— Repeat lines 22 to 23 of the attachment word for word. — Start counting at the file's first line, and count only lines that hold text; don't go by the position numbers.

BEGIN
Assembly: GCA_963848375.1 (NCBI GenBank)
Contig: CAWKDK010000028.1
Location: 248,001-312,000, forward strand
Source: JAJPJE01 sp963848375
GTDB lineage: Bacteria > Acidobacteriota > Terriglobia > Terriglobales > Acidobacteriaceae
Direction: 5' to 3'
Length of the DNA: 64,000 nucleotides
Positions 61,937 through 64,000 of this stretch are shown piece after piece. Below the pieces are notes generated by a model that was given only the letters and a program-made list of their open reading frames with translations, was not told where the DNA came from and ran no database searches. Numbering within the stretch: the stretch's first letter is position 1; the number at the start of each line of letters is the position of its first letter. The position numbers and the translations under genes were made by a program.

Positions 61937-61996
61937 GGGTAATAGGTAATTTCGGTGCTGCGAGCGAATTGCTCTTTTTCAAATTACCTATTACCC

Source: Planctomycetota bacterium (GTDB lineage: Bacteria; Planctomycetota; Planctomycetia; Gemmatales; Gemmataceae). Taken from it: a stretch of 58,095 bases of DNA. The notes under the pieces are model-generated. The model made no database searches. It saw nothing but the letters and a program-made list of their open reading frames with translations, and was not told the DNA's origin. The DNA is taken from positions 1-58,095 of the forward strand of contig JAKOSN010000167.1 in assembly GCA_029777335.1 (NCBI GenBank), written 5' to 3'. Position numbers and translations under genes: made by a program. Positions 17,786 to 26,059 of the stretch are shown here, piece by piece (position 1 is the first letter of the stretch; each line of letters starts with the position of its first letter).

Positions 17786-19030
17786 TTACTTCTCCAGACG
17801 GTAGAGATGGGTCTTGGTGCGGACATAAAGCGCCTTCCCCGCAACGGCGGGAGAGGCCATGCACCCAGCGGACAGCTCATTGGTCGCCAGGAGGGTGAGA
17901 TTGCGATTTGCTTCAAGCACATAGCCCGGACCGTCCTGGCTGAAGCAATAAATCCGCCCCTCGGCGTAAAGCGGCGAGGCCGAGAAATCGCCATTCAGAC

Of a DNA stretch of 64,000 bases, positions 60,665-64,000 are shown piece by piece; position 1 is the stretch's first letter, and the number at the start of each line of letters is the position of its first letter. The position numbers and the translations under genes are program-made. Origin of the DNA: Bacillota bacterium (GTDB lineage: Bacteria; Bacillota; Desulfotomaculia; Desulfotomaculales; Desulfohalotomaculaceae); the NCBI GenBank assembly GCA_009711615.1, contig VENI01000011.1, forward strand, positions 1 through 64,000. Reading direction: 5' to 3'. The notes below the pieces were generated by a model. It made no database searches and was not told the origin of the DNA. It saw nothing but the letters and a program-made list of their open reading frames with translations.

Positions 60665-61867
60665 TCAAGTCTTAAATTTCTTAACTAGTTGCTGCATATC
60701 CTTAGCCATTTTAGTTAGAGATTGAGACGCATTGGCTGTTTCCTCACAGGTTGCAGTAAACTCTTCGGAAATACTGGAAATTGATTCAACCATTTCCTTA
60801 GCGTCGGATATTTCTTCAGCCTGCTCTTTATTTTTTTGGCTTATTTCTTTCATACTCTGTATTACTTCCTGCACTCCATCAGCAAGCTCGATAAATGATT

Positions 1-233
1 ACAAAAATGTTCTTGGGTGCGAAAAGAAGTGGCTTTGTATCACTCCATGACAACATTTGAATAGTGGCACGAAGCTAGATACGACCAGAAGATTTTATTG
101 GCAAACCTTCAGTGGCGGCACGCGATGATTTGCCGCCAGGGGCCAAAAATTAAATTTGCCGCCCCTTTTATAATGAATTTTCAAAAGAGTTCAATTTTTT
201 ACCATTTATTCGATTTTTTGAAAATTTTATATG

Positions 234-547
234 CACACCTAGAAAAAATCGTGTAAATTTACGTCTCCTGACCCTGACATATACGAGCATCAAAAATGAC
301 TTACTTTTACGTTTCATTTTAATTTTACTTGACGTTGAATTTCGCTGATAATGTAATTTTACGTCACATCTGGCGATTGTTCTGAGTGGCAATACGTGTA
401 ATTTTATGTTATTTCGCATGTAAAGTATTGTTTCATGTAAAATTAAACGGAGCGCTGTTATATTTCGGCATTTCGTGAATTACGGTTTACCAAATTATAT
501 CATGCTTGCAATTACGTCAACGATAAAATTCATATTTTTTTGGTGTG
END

1 ACAAAAATGTTCTTGGGTGCGAAAAGAAGTGGCTTTGTATCACTCCATGACAACATTTGAATAGTGGCACGAAGCTAGATACGACCAGAAGATTTTATTG
101 GCAAACCTTCAGTGGCGGCACGCGATGATTTGCCGCCAGGGGCCAAAAATTAAATTTGCCGCCCCTTTTATAATGAATTTTCAAAAGAGTTCAATTTTTT